modulation scheme with a variable datarate 
channel 

coding scheme, namely 
the 
polynoniial caricellation 

cuding (PCC). 
07S0388569/05/$20.00 02005 IEEE
55
It is well known that the timevarying channel characteristics would pose limitation to the OFDM system performance 161. Time variations of the channels destroy the orthogonality of the OFDM subcarrier waveforms [6] and intercurrier interfererice (1C1) occurs.
PCC methods, also known as 1CI selfcancellation scheme, were proposed in [7101 to greatly mitigate the IC1 in the OFDM receivers and showed promising
performances
frequencyflat
over
other
existing
methods
in
the
or frequencyselective fading channel
environments [7, IO, 111. In this paper, we propose an adaptive modulation scheme which combines the regular modulation modes in [12] with variablerate PCC coding schemes for next generation OFDM systems. Besides, the estimation of channel quality measures relies on no pilot information and therefore no further spectral efficiency sacrifice is needed for the modulation adaptation in our proposed scheme.
11. OFDM System Model
A general OFDM system is presented here. In the OFDM transmitter, the N buffered modulated data symbols are multiplexed onto the N subcarriers using the
inverse fast 
Fourier 
transform (IFFT). If an arbitrary 

QAM constellation 
is considered, 
the complexvalued 
OFDM symbols can be represented as
N 1
xi,n E
k=O
2dtl
Xi,ke
j
N
,n=O,l;*,Nl,
(1)
where
Xi,k
denotes
the kIh transmitted information
symbol in the ith OFDM block. In order to prevent the intersymbol interference (ISI), prefix codewords or guard intervals are required as the redundancy in an OFDM symbol. At the receiver, the OFDM symbols are demodulated using the fast Fourier transform (FFT). The channel is usually modeled as the impulse response function with Rayleigh fading. Provided p propagation
paths, the channel impulse response hnction is given by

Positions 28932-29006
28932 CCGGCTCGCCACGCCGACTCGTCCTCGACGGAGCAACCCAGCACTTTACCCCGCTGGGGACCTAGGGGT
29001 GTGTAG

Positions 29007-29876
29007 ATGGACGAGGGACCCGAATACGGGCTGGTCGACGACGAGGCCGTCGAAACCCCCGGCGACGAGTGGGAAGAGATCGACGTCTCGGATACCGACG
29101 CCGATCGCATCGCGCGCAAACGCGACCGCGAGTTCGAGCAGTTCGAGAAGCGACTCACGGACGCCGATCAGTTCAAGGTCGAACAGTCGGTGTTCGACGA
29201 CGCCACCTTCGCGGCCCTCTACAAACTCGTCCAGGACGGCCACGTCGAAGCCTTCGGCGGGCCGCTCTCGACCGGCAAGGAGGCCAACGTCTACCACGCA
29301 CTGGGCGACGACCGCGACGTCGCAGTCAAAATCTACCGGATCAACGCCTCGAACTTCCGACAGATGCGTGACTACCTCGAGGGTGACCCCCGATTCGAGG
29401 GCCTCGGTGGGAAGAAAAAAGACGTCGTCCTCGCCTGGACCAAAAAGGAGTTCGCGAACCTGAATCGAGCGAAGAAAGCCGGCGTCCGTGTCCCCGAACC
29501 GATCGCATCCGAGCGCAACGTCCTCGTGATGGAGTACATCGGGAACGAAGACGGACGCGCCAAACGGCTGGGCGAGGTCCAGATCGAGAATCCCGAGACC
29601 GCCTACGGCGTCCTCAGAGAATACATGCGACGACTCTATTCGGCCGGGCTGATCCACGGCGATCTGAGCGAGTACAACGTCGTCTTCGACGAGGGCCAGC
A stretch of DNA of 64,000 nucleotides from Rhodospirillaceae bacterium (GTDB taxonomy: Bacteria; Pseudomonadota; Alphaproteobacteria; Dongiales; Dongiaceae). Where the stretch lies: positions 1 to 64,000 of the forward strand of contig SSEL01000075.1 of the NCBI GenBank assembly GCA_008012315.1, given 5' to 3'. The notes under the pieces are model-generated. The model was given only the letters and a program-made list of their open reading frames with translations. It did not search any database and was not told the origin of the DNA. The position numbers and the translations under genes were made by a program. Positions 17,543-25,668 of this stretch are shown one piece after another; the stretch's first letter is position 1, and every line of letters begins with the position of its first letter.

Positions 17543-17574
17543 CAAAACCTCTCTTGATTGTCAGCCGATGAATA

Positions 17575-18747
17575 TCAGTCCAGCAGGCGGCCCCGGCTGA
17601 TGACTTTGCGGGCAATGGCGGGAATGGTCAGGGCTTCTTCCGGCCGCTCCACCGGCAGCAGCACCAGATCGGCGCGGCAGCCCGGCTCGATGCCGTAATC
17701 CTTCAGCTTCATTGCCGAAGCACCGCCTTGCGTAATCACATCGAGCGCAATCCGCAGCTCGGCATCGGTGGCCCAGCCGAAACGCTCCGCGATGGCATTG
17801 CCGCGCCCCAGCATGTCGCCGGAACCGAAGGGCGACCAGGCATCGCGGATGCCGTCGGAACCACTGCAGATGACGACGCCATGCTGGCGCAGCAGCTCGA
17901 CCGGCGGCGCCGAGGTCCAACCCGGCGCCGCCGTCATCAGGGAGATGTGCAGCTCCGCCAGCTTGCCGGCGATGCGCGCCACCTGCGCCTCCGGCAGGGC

P h(r, r) = cat (t)s(t q ) I 
(2) 
1=1 
where al(t) is the random process having a Rayleigh distribution, is the fh time delay. In this paper, the channel h(t,r) is assumed to be slowly timevarying and ai (t) does not vary notably within a few OFDM symbol periods. Since no IS1 exists with the help of prefix coding or guard intervals, the &Ih demodulated symbol, Ri,k, in the i* OFDM block, can be formulated as [ 11:
where Hi,k is the quasistationary frequency response of
the channel impulse response h(t,r) and wi,k is the additive aggregate mise which includes channel noise and intercamer interference. We propose to incorporate the aforementioned general OFDM system with PCC coding schemes [8] to construct additional modulation modes. In principle, the PCC coding technique in [XI is to repeatedly map each complexvalued information symbol _{X} _{i}_{.}_{k} onto a _{g}_{r}_{o}_{u}_{p} of m adjacent subcarriers rather than one subcarrier as the
_{r}_{e}_{g}_{u}_{l}_{a}_{r} OFDM system prior to the IFFT. The mapping is
simply realized using the predetermined weightings. The weighting coefficients are designed _{a}_{s} the coefficients of
the polynomial
(1 byp' ,
m = 1,2,3;.
Thus, the
corresponding PCC coding efficiency is obviously .
xl
The same set of weighting coefficients are applied for both PCC encoders and decoders. Zhao's PCC technique (m=2) in [ 1O] is taken as an illustration here. In this case, the PCC weighting coeficients are set as the coefficients
of a specific polynomial I  b ; therefore they are 1 and  1. Consequently, the symbol stream is transmitted to the PCC encoder such that the evenindexed symbols are the information symbols, while the oddindexed symbols are just the repetitions of inverted evenindexed symbols [lo]. At the receiver, the PCC decoder is simply implemented as a differential decoder [lo].